WASHINGTON (AP) — The federal government posted a record budget deficit in February, pushing the overall deficit for the first five months of the budget year up 39 percent from a year ago.
The Treasury Department said Friday in its monthly report that the deficit hit an all-time high for February of $234 billion.
That surpasses the old February deficit record of $232 billion set in 2012, the last year the deficit for the year topped $1 trillion.
For the first five months of this budget year that began on Oct. 1, the deficit totals $544.2 billion, up from a deficit of $391 billion in the previous budget year.
In its new budget sent to Congress last week, the administration is projecting that this year’s deficit will total $1.09 trillion and will remain above $1 trillion for the next four years.
The administration’s 2019 forecast would represent a 40 percent increase from last year’s deficit of $779 billion.
According to the forecast, this year’s deficit will be the largest imbalance since the government had a $1.1 trillion deficit in 2012.
That was the fourth straight year of trillion-dollar deficits during a period when the Obama administration had boosted spending to grapple with the 2008 financial crisis and lift the country out of the deepest recession since the 1930s.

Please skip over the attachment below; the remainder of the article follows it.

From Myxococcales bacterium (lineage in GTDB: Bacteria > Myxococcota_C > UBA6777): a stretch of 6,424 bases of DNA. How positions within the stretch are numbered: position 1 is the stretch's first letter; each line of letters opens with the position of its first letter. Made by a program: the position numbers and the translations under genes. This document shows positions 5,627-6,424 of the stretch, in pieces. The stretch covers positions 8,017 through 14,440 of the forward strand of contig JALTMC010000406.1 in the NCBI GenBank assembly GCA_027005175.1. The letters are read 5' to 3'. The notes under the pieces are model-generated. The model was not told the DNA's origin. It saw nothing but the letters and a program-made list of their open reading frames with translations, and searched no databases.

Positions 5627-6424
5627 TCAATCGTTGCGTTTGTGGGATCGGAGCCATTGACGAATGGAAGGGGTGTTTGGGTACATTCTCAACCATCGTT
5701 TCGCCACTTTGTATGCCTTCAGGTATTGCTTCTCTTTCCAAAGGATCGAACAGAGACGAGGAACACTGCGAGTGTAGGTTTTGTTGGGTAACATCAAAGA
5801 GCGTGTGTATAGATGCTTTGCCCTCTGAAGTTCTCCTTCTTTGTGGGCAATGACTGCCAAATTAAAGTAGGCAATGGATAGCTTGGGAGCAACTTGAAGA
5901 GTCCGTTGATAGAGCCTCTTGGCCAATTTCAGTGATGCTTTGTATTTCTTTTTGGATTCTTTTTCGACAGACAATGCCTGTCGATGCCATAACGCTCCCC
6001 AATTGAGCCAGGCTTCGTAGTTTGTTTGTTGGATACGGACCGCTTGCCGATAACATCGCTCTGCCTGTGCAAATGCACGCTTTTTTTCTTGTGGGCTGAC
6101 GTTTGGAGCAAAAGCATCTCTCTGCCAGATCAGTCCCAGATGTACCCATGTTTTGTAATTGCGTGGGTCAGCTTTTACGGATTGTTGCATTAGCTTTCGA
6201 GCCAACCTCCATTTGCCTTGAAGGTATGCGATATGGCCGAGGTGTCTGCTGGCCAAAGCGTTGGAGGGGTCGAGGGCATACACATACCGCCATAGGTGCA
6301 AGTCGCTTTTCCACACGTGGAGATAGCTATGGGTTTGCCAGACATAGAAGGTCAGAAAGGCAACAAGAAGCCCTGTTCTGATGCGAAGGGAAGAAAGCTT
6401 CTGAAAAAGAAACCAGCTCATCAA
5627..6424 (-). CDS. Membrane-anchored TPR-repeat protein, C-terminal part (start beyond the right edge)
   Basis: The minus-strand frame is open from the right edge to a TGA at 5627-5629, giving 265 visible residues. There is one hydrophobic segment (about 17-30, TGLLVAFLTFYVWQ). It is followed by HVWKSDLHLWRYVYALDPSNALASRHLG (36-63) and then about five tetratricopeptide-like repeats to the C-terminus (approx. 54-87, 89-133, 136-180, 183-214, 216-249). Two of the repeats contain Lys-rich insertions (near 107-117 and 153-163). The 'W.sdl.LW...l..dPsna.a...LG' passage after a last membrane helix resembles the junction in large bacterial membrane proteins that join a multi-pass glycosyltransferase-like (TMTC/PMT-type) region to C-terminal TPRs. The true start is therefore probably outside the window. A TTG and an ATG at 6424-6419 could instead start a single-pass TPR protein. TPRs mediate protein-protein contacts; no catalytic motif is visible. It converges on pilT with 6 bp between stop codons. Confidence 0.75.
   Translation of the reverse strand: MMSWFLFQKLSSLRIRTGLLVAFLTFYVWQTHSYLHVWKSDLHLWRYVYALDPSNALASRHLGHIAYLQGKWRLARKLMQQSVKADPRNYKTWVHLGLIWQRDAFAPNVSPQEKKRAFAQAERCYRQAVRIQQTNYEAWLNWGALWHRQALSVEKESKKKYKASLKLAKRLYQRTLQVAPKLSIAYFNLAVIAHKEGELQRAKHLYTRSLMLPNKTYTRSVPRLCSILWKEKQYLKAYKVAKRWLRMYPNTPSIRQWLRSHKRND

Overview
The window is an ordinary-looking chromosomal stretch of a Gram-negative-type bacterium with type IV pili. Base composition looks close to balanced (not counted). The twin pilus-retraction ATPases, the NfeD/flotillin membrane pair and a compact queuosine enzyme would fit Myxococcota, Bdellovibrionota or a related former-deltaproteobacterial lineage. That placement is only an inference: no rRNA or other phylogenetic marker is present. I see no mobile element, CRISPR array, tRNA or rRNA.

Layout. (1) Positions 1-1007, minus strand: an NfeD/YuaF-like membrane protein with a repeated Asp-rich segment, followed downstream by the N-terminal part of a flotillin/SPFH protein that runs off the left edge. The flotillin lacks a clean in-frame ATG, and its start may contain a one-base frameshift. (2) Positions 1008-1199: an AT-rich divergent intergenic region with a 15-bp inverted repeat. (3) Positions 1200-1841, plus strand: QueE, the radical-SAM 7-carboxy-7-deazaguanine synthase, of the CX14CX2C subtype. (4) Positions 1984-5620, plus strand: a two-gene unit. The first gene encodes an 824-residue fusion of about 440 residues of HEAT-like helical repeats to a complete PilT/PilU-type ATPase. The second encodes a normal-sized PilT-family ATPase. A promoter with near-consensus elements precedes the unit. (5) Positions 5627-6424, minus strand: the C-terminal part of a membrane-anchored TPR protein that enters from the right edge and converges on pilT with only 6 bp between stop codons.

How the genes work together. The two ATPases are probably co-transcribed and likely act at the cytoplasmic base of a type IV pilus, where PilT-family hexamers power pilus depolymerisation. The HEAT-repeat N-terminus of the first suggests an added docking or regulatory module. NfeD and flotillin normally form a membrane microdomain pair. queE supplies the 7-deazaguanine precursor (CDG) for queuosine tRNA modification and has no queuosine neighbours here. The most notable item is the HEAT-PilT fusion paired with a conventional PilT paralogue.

From October through February, revenue is down 0.6 percent from the same period a year ago. Outlays are up 8.6 percent compared to the same period last year.
Critics of the administration’s economic policies blame the bigger deficits on the $1.5 trillion tax cut for individuals and corporations that the administration pushed through Congress in December 2017.
They also cite billions of dollars in increased spending on the military and domestic programs that Congress approved last year.
For this budget year, withheld taxes for individuals and Social Security taxes are down 1 percent. Corporate taxes have fallen 23 percent.
Tariffs, which the Trump administration has increased on China and other nations as part of the president’s get-tough trade policies, are up 91 percent to $30 billion in the first five months of this budget year.
The Western Journal has not reviewed this Associated Press story prior to publication. Therefore, it may contain editorial bias or may in some other way not meet our normal editorial standards. It is provided to our readers as a service from The Western Journal.
Truth and Accuracy
We are committed to truth and accuracy in all of our journalism. Read our editorial standards.